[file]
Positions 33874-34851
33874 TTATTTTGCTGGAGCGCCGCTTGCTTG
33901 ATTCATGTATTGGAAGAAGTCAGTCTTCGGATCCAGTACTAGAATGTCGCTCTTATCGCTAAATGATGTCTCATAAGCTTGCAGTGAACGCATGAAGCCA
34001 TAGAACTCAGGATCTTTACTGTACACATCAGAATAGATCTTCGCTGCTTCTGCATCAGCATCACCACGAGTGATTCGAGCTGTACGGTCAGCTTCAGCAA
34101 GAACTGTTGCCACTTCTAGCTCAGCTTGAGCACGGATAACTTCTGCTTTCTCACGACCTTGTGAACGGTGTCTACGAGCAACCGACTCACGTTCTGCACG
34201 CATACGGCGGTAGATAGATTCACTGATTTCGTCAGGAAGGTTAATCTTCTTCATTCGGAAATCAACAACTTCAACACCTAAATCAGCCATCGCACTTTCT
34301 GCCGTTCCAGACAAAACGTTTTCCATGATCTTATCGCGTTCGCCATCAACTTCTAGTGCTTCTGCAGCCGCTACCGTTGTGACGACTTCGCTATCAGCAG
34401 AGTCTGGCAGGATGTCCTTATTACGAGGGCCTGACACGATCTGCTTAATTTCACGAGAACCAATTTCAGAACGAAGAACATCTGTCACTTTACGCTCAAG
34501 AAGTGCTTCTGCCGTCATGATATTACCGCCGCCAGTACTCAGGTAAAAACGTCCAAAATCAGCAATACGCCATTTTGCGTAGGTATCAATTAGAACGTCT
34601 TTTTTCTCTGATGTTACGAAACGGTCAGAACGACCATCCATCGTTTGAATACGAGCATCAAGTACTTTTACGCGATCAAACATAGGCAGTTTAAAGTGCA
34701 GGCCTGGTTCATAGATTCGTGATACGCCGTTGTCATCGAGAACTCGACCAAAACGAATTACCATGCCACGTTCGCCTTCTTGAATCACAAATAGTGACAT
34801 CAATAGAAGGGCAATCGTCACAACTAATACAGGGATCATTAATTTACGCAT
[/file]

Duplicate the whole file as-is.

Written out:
Positions 33874-34851
33874 TTATTTTGCTGGAGCGCCGCTTGCTTG
33901 ATTCATGTATTGGAAGAAGTCAGTCTTCGGATCCAGTACTAGAATGTCGCTCTTATCGCTAAATGATGTCTCATAAGCTTGCAGTGAACGCATGAAGCCA
34001 TAGAACTCAGGATCTTTACTGTACACATCAGAATAGATCTTCGCTGCTTCTGCATCAGCATCACCACGAGTGATTCGAGCTGTACGGTCAGCTTCAGCAA
34101 GAACTGTTGCCACTTCTAGCTCAGCTTGAGCACGGATAACTTCTGCTTTCTCACGACCTTGTGAACGGTGTCTACGAGCAACCGACTCACGTTCTGCACG
34201 CATACGGCGGTAGATAGATTCACTGATTTCGTCAGGAAGGTTAATCTTCTTCATTCGGAAATCAACAACTTCAACACCTAAATCAGCCATCGCACTTTCT
34301 GCCGTTCCAGACAAAACGTTTTCCATGATCTTATCGCGTTCGCCATCAACTTCTAGTGCTTCTGCAGCCGCTACCGTTGTGACGACTTCGCTATCAGCAG
34401 AGTCTGGCAGGATGTCCTTATTACGAGGGCCTGACACGATCTGCTTAATTTCACGAGAACCAATTTCAGAACGAAGAACATCTGTCACTTTACGCTCAAG
34501 AAGTGCTTCTGCCGTCATGATATTACCGCCGCCAGTACTCAGGTAAAAACGTCCAAAATCAGCAATACGCCATTTTGCGTAGGTATCAATTAGAACGTCT
34601 TTTTTCTCTGATGTTACGAAACGGTCAGAACGACCATCCATCGTTTGAATACGAGCATCAAGTACTTTTACGCGATCAAACATAGGCAGTTTAAAGTGCA
34701 GGCCTGGTTCATAGATTCGTGATACGCCGTTGTCATCGAGAACTCGACCAAAACGAATTACCATGCCACGTTCGCCTTCTTGAATCACAAATAGTGACAT
34801 CAATAGAAGGGCAATCGTCACAACTAATACAGGGATCATTAATTTACGCAT